Tasmanian council considers welcome signs in Chinese 

Welcome signs in Mandarin may soon greet Chinese visitors travelling through Tasmania’s east coast tourism hotspots.
Break O’Day Council wants to put out the welcome mat to the booming Chinese tourism sector with traditional welcome and farewell town signs in Mandarin.

Tourism is a huge economic driver in the municipality which contains areas like the world-renowned Bay of Fires conservation area.
Tasmania experienced a boom in Chinese tourists since the country’s president visited in 2014.
The population of 6,500 doubles during the summer season but Asian tourists visit the area year-round.
“A huge population of Chinese tourists seem to be here 12 months of the year,” Mayor Mick Tucker said.
Cr Tucker said he believed his municipality may be the first in Australia to adopt the idea.
He said the cost of changing the signs was small compared to the benefits it would bring.
“We like to think outside the square here and I think it will be paid back in spades,” he said.
“We don’t think there’s anyone else doing it that we know of.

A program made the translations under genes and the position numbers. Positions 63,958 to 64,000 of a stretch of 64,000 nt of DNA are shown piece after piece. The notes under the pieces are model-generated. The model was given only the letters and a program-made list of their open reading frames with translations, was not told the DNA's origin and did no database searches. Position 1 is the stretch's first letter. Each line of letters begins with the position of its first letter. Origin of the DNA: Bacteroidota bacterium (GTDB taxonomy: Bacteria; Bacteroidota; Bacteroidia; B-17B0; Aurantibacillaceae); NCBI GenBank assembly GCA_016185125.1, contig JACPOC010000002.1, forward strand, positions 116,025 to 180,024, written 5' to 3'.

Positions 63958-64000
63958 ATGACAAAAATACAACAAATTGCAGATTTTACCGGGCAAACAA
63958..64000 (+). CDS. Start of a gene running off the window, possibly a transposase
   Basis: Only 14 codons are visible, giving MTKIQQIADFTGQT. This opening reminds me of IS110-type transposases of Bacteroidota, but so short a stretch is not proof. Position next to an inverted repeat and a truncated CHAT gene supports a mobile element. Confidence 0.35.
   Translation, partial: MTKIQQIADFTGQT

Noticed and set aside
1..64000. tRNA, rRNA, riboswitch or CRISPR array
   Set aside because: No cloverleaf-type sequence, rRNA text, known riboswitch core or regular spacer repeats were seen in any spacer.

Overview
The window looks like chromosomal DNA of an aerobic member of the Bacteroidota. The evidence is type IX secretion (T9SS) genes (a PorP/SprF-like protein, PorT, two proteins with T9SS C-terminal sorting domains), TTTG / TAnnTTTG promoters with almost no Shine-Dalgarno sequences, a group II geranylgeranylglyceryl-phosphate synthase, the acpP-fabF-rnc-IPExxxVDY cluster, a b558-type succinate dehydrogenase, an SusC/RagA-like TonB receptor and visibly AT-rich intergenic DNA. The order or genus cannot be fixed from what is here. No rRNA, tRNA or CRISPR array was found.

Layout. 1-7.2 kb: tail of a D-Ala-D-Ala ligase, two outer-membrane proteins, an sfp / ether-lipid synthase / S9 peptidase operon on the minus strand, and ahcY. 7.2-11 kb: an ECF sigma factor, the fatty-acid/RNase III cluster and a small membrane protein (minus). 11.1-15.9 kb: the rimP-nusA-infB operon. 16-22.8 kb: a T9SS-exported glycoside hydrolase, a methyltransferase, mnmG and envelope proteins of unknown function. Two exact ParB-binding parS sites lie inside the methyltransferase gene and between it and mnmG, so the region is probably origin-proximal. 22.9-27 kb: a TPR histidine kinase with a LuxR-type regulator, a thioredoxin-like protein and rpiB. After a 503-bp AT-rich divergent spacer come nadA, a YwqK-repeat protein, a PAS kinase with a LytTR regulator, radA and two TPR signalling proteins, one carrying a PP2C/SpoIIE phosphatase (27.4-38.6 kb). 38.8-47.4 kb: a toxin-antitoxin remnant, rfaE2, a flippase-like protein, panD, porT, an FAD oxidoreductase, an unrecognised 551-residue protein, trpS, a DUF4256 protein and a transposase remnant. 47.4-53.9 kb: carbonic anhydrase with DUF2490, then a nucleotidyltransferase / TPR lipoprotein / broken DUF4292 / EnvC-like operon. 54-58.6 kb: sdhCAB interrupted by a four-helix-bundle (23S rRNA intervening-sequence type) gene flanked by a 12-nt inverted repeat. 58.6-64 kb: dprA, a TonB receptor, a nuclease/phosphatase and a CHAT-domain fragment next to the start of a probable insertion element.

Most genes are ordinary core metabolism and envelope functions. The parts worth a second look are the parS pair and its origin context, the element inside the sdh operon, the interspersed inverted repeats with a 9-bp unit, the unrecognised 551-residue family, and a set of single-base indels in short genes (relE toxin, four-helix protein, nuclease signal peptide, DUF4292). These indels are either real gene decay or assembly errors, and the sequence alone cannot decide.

“To make sure when they come from the other side of the world, just something they can read in their own language [is] a nice gesture.”
Council officers will table a report on the proposal at a council meeting in December.

More can be done, tourism body says
In May a study found some Chinese visitors were less than impressed with their Tasmanian experience.
Groups like Tourism Australia have been urging businesses and government authorities to be more “China-ready”.

Tourism Australia spokesman Leo Seaton said adapting signs was just one measure that could win over Chinese tourists.
He urged businesses and government authorities to go to greater lengths to welcome them.
“In the case of hotels having Mandarin speaking staff on the front desk, Chinese food options and even Chinese channels on the TV,” he said.
“For airports it might be Mandarin signage for the first point of entry, very simple measures and very symbolic.”
http://mobile.abc.net.au/news/2016-11-27/east-coast-council-considers-welcome-signs-in-chinese/8061308?pfmredir=sm&section=business 

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